Little League baseball players prepare for national spotlight

WARNER ROBINS -- After much debate, the North Carolina players finally decided on a cheer.

Then they changed it.

“That is stupid,” said one to mumbles of agreement.

And then they changed it again, deciding to all fall down after their regular “1-2-3 Greenville” cheer.

This was important because they are, after all, going to be nationally televised on ESPN2 in Wednesday’s semifinal game of the Little League Baseball Southeastern Regional Tournament. North Carolina plays Tennessee at 1 p.m., followed by Virginia versus Georgia at 6 p.m.

The championship game will be at 7 p.m. Friday and televised live on ESPN.

Even the coaches were losing patience after the third take of trying to get the players to say their names loud enough for the microphones to hear.

“Holton, you sound like Ricky Bobby,” coach Trent Britt told Holton Ahlers after the first take, referencing a Will Ferrell character in the movie “Talladega Nights: The Ballad of Ricky Bobby.”

After finishing their starting lineup, the team headed up to the press box to talk with sportscaster Clay Matvick, who will spend a lot of time talking about the players.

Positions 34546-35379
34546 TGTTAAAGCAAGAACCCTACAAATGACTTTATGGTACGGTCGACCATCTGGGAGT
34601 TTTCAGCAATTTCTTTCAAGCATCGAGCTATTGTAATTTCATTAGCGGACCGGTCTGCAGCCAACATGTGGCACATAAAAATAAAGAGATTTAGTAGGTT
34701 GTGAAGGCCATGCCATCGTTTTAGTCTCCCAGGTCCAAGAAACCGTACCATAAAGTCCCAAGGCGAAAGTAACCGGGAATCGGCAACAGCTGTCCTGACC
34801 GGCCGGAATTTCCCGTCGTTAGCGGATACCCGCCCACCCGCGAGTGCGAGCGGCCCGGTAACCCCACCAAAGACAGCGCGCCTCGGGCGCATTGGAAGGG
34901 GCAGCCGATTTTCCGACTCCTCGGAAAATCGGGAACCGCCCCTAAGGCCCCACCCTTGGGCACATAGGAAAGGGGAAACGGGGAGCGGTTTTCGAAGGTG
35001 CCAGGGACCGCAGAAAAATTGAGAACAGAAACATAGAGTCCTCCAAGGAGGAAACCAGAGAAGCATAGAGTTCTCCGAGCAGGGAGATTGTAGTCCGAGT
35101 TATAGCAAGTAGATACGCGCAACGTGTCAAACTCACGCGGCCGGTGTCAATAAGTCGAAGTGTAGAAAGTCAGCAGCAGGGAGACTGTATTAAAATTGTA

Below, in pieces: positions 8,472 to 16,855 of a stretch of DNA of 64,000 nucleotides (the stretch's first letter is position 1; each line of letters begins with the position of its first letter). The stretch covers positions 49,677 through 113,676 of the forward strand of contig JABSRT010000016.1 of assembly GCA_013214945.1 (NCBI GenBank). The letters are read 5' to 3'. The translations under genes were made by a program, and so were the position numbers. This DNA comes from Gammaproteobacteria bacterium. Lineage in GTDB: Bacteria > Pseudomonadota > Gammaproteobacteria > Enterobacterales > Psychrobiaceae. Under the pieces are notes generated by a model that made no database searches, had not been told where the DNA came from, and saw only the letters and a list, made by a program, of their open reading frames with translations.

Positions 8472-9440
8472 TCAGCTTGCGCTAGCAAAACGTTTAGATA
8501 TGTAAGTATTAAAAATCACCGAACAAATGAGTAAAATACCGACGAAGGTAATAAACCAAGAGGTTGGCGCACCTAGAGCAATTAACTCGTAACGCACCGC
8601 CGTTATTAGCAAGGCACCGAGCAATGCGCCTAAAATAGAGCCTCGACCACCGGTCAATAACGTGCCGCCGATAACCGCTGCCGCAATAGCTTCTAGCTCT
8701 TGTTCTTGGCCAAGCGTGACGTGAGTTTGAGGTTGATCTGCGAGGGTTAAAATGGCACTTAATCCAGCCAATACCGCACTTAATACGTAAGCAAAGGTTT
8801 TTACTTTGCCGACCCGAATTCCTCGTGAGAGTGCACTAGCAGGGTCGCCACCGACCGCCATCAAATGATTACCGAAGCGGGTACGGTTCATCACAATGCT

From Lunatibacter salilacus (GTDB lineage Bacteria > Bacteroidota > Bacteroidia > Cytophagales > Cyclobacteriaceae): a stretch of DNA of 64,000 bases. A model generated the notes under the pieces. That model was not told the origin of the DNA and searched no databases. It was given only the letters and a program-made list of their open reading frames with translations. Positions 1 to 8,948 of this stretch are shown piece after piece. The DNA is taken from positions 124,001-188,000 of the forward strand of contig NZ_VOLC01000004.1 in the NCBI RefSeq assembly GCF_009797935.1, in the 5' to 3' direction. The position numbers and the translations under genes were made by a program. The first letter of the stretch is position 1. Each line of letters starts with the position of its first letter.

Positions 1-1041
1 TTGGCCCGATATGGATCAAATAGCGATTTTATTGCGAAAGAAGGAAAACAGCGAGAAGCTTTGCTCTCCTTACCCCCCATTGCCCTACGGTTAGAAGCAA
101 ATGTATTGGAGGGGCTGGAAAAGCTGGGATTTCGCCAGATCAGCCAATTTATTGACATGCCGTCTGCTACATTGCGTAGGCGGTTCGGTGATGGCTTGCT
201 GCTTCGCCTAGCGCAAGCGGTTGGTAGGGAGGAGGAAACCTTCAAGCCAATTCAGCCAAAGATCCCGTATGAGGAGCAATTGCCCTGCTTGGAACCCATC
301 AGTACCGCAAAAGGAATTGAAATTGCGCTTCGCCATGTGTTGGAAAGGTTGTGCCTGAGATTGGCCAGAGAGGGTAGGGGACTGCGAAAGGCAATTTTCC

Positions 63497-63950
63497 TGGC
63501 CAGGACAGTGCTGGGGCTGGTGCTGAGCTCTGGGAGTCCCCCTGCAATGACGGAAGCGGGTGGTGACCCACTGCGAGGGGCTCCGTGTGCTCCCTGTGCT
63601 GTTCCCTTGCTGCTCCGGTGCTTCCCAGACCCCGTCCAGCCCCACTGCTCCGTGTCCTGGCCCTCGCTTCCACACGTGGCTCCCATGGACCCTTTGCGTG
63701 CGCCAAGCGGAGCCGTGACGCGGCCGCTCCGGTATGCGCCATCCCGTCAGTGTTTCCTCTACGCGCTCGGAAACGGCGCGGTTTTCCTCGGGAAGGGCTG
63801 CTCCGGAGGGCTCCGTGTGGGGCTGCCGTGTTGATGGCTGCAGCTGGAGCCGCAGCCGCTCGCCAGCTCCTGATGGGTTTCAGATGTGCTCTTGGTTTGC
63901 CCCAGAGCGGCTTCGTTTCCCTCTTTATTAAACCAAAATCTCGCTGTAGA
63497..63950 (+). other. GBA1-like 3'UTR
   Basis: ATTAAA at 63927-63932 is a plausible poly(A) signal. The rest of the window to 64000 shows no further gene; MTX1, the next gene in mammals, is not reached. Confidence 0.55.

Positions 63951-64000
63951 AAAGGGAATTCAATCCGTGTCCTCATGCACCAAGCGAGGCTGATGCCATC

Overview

“I like the fact that this is a big-time setting,” said Matvick, who, along with analyst Chris Singleton, will announce the games.

This year is Matvick’s third at the tournament, and he is looking forward to the crowds that having a local team in the tournament will bring. Warner Robins American Little League is representing Georgia in the semifinals.

He noted this year was the fifth anniversary of when a team from WRALL was crowned World Series champions in 2007.

“This is a great precursor for Williamsport the way they do it here,” Matvick said, referencing the Pennsylvania home of the Little League Baseball World Series.

Producer Matt Leach is at his first Southeastern regional, but he has experience at other regionals as well as at Williams-port, Pa.

Leach has been poring through notes from each team, trying to determine what tidbits of information to give to the audience during the broadcast.

“We spend a great deal of the time trying to get to know the teams to see what makes each team unique,” he said.

The large white trailer that houses ESPN’s production is modest on the outside, but on the inside are three departments, each having a role in the live feed as well as what might be replayed. Seven cameras will be going during the semifinal games.

ESPN brings a crew of about 30 people to work the games, from the technical director to the on-screen graphics department.

Dan McVan will be directing the operation.

He said a loss during the championship game is probably the most difficult for the players because they get so close to playing in the World Series and don’t quite make it.

“There is more bummage of the kids,” McVan said.

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